Whilst pottering about in the snow, the music flowing through my head was one of my all-time favourites, Ryuichi Sakamoto’s boxed CD set Playing the Orchestra. It is a recording of a live performance in Tokyo the spring of 1988 and contains an orchestral version of the music from The Last Emperor and Merry Christmas, Mr Lawrence soundtracks.
It is now out of print, and I do not believe that Virgin offer a downloadable version online. If you can get your paws on a copy, then it will be well worth your while. It is sublime.
|Image via The Bingo Balls|
Tom’s Diner by Suzanne Vega must be one of the nerdiest 80s hits. I was recently reminded of DNA’s remix version, so I searched iTunes for it, only to be surprised that there are so many cover and remix versions by various bands and DJs. Suzanne Vega outed so many closet nerds by capturing their imagination and compelling them to do their own versions of the nerdy song.
I downloaded 4 versions.
As if I needed confirmation, I also just discovered that the original track is included in a compilation titled Music for Nerds.
My right knee is on the mend, I think. What is certain is that I need to get into the habit of pedalling at higher cadence rather than pushing higher gears. This requires something of an adjustment not only in the physical aspect of my ride but also in my, for lack of better words, musical mood when cycling. Matt Monro’s On Days Like These is not suitable for higher cadence pedalling although it is still rather perfect on a long descent.
LL Cool J’s Mama Said Knock You Out, for example, has the right sort of tempo, but on a lazy Pugliese morning the Little Brunette found a more cheerful and less aggressive tune that does the business.
Fantastic, isn’t it? What surprised me is that Liberace is not wearing a buttonhole (boutonnière), and his tailor did not even cut a bottonhole in his lapel, whereas I imagined that he would have insisted on a rare orchid or at least a very full camellia or gardenia.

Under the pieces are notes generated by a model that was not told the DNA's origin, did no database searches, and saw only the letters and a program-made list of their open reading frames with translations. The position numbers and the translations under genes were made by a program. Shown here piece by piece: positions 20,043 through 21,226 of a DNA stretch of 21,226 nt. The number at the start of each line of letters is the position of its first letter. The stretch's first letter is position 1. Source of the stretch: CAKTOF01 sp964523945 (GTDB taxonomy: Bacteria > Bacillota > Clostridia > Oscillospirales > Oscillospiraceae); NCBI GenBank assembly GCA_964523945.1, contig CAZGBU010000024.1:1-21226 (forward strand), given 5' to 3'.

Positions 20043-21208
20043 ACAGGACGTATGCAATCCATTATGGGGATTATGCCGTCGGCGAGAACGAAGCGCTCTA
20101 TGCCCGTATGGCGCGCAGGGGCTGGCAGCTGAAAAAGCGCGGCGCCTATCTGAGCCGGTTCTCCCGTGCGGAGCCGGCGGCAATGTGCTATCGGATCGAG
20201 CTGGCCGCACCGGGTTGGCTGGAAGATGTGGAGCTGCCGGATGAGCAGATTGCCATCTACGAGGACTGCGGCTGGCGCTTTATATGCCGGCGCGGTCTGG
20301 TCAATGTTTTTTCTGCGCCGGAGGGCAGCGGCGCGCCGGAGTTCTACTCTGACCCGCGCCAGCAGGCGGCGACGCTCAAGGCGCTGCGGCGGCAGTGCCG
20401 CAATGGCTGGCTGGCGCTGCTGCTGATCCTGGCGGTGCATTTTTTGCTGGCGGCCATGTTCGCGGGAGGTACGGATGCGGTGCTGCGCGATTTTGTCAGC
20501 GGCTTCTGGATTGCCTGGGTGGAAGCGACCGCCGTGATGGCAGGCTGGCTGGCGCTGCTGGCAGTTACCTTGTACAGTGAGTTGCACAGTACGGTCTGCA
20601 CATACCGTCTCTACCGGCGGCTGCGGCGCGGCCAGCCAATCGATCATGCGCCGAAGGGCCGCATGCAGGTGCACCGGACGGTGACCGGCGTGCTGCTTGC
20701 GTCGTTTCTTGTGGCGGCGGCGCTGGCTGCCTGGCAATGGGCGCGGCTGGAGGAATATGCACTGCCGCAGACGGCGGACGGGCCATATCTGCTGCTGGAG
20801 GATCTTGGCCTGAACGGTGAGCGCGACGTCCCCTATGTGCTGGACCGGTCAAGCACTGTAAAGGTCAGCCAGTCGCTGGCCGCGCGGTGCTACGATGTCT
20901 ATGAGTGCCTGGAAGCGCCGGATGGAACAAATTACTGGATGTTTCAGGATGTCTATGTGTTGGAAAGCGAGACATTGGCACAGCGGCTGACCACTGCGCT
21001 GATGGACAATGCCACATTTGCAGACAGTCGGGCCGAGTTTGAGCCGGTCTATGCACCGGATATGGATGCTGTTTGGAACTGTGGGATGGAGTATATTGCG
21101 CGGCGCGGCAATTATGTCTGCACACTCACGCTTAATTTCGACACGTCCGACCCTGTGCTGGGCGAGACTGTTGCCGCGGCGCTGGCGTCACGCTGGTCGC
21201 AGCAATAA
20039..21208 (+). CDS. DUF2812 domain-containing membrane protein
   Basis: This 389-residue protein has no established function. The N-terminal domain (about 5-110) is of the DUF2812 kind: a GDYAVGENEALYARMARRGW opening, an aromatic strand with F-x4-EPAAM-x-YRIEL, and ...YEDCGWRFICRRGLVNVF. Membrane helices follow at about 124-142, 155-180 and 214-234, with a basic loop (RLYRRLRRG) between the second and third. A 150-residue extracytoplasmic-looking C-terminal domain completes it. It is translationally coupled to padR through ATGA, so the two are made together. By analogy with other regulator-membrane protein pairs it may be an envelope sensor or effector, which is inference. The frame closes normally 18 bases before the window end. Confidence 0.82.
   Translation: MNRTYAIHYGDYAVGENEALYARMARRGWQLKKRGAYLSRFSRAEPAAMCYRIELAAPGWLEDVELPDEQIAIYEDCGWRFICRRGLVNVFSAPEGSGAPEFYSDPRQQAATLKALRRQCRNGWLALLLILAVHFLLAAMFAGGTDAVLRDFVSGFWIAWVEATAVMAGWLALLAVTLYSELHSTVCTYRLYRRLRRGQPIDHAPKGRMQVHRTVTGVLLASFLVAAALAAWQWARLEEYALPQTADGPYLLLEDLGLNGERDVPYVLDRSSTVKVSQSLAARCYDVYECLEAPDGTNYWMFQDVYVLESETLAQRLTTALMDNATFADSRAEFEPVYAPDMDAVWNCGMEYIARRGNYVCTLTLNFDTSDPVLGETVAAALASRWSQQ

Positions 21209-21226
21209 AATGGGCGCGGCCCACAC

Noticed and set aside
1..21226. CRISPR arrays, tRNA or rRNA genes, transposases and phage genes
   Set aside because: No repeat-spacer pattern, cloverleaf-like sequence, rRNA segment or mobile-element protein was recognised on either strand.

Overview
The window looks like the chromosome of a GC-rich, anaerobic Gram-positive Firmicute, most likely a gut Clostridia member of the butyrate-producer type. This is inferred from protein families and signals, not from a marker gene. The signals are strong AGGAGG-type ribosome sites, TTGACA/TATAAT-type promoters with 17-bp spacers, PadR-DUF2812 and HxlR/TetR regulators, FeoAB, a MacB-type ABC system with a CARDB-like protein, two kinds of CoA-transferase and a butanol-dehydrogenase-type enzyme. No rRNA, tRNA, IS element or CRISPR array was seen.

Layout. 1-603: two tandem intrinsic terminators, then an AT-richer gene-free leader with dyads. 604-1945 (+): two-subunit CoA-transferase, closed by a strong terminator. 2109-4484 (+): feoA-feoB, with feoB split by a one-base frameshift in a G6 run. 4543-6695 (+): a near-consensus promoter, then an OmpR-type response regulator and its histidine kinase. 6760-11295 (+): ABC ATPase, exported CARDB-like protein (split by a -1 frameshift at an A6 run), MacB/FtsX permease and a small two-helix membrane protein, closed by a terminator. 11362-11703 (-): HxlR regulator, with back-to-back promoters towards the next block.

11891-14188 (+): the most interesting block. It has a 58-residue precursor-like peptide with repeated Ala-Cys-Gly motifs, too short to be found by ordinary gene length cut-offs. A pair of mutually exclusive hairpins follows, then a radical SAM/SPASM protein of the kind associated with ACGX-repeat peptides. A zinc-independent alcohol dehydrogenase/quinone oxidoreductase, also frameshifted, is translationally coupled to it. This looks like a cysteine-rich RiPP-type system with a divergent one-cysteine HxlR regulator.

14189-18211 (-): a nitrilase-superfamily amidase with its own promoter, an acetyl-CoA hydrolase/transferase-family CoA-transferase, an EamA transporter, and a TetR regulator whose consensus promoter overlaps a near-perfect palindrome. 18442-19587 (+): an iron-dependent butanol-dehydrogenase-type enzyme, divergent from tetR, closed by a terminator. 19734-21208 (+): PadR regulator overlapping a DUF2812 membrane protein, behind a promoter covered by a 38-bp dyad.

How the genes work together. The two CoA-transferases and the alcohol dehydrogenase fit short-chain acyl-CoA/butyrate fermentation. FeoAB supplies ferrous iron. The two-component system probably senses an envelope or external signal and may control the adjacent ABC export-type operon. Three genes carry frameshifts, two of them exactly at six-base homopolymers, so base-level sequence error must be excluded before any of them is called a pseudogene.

Photos of the ride can be seen here.
The five-day trip from London to Edinburgh was delightful, if painful at times. Previously, I was a bit apprehensive because I have never cycled such a long distance, or done any sort of physical activity all day for five consecutive days. Additionally, I did not know most people on the ride very well; in fact, I have not met most of them before the actual ride.
It was a friendly and fun crowd, and we had great organisational support from Quintessentially Foundation and logistical support from Classic Tours. Thankfully, there were no major accidents along the way. We even had a fair number of female riders to serve as counterweight to any potentially excessive ambient testosterone. It was hard work, but it was pleasant.
As for hardware, one saw plenty of carbon fibre, aluminium and some titanium. There were only two lugged steel numbers: one was my early 90s Gilbert Cattoir and the other was a bespoke chromed stunner with elaborate lugs designed by the owner, both equipped with Brooks saddles, of course. His, a Swift; mine a Team Pro.
As we all set off from Alexandra Palace, I thought, ‘What did I get myself into?’ It was a chilly, damp and grey morning, and I felt that my legs were extremely heavy. I was struggling but thought that it was because I have not yet warmed up. Yet, it did not improve at all but instead worsened. One rider slowed down to make sure that I was alright. It was the first tangible sign that I was amongst a good group of riders. The kind gesture lifted my spirits, but secretly wondered whether I will make it to lunch. The other rider was silently asking whether I would make it to the first of the two pit stops before lunch.
Going up a modest hill through one of the non-descript London neighbourhoods, I finally dismounted as it was just too much work. Then, I realised that the rear tyre was rubbing against the left chain stay, effectively creating a permanent braking situation. When I re-assembled the bike upon arrival at Alexandra Palace, I did not tighten the rear quick release skewer sufficiently. The right side got pulled forward by the chain and the wheel was therefore tilted to the left. The rubbing stripped off the paint from the chain stay, but the tyre managed not to burst. Fortunately. I tightened the skewer, and off I went, feeling as though I was now floating on air. Until then, I had no music in my system, but after the problem was fixed, I had Theophilus London’s cover of Marvin Gaye’s I Want You flowing through my head for the remainder of the day.